August 8, 2011
This week, we have a story written by Lennie Spence, from Webequie First Nation, close to Sioux Lookout, Ontario. Lennie was part of a group of learners whose goal is to get their GED. These learners met 4 nights a week for 2 hours each night, and it was quite the dedicated group. Lennie is a very enthusiastic learner and is enrolled in literacy classes at the Sioux-Hudson Literacy Council. He was named “Learner of the Month” at the Council this year, for the inspiring story he wrote below, expressing his desire to pursue his education.
I am deeply honoured and thrilled to be named the ‘Learner of the Month’. And before I get started with my story I’d like to thank the ‘Sioux Hudson Literacy’ for giving me this opportunity to be here and try to obtain my GED and also a special thanks goes out to my fellow students for being here as well for they too are trying to obtain their GED.
When I made my decision to apply for the GED program I had two reasons in mind. First, I now have a beautiful baby girl to support full-time and secondly, I had a brother that took his own life a few years ago that made me open my eyes that through education I can change my life around.
Over the years I was involved in all kinds of odd and seasonal jobs such as firefighting, line cutting, tree planting, sewage plant helper and numerous part-time jobs. When my daughter was born, I wondered, how am I going to support her with these kinds of jobs? I took two things into consideration; the high cost of living in the north and the scarcity of these part-time jobs.
Having a part-time job sometimes would take its toll on me. Bills would start to pile up and in most cases I barely had enough money left over to buy groceries for myself. At times it was really frustrating, although I had the opportunity to complete my education at an earlier age. I was one of the many who made that unwise decision to drop out of high school and this was my greatest regret in the years that followed.
My late brother went through the same thing too, but he took a different path to get back on track. He was leading a life of self-destruction, he was drinking a lot on the reserve and getting into all kinds of trouble and as I recall, some people said that he will never make out of this reserve and that he’ll probably end up in jail for good. But I, on the hand, had always believed that my brother was a very intelligent person and even his peers used to tell me how bright he was.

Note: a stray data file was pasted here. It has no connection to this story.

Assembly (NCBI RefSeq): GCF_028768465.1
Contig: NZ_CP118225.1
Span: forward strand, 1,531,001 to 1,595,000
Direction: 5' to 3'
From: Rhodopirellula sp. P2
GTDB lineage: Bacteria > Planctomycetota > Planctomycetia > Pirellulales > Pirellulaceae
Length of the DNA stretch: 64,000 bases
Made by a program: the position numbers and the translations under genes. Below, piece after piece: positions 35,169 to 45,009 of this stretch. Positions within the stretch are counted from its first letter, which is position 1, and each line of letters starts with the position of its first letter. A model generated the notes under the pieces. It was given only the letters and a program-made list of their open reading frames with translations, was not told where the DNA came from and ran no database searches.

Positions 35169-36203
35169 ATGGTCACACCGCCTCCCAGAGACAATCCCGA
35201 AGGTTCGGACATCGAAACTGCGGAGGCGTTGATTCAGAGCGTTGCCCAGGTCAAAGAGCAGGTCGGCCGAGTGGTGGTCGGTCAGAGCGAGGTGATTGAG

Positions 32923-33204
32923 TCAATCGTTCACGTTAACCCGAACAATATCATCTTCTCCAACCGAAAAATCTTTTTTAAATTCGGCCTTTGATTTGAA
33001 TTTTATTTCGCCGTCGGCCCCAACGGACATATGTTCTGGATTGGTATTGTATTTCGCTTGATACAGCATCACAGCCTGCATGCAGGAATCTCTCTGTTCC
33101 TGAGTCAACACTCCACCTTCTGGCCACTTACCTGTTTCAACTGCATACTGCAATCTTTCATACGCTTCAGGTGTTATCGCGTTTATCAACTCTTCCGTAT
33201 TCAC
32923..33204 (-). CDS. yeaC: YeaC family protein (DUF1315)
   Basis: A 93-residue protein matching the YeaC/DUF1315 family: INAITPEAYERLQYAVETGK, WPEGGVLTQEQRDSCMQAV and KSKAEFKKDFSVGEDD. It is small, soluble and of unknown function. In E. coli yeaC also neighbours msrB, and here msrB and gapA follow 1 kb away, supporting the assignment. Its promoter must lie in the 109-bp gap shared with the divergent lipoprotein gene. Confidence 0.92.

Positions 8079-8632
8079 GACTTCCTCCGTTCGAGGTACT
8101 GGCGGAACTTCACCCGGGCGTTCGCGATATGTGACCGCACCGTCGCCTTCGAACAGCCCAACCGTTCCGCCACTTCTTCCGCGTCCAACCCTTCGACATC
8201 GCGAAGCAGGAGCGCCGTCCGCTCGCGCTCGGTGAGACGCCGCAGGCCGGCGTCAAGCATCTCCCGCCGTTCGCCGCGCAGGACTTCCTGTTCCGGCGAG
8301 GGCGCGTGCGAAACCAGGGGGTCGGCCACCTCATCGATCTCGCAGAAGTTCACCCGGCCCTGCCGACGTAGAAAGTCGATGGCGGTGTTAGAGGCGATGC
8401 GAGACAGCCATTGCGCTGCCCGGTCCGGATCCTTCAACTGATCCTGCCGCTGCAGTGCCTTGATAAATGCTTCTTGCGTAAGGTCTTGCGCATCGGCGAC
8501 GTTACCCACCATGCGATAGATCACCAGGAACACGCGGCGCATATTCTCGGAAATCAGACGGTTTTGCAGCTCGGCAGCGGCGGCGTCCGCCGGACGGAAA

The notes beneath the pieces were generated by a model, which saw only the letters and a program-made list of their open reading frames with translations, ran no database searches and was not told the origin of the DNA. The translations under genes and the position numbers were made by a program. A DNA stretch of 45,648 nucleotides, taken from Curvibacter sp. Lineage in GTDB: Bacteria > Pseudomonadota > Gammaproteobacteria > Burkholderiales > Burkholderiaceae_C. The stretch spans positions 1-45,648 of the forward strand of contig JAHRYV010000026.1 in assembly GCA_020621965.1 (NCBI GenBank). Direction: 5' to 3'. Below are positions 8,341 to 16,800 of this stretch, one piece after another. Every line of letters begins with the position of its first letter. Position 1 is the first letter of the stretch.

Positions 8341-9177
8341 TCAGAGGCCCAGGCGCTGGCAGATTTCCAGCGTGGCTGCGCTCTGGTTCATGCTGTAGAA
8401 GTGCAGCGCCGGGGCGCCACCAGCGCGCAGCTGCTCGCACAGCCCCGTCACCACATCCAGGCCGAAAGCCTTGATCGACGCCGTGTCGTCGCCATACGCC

I think it was around 1996 that he finally decided to go back to school because he knew that it was hopeless to live on the reserve due to the lack of opportunities. He first sifted through mail correspondence courses and then went down the local Educational center to see if there was anything that appealed to him. Then entered another brother who just happened to be the Chief of the community at the time suggested that he just leave the community to attend college in Thunder Bay, Ontario.
After a few years of attending college in Thunder Bay he graduated with a diploma in business management and then shortly afterwards he continued onto Lakehead University where he graduated with a degree in Political Science. And right after Lakehead, he enrolled in a law school in Toronto, Ontario where he got accepted but never got around securing funding for it.
Sadly, after going through some personal problems and the pressures of city life he took his own life in June of 2004. One thing I learned from what he went through is that no matter what we go through we can all still be successful in obtaining our goals through hard work and a good education.
My goal is to continue in my quest for a good education for a full-time job.
Thank you very much.
[This story was taken with permission, from the Sioux-Hudson Literacy Council Blog: http://siouxhudsonliteracy.wordpress.com/.]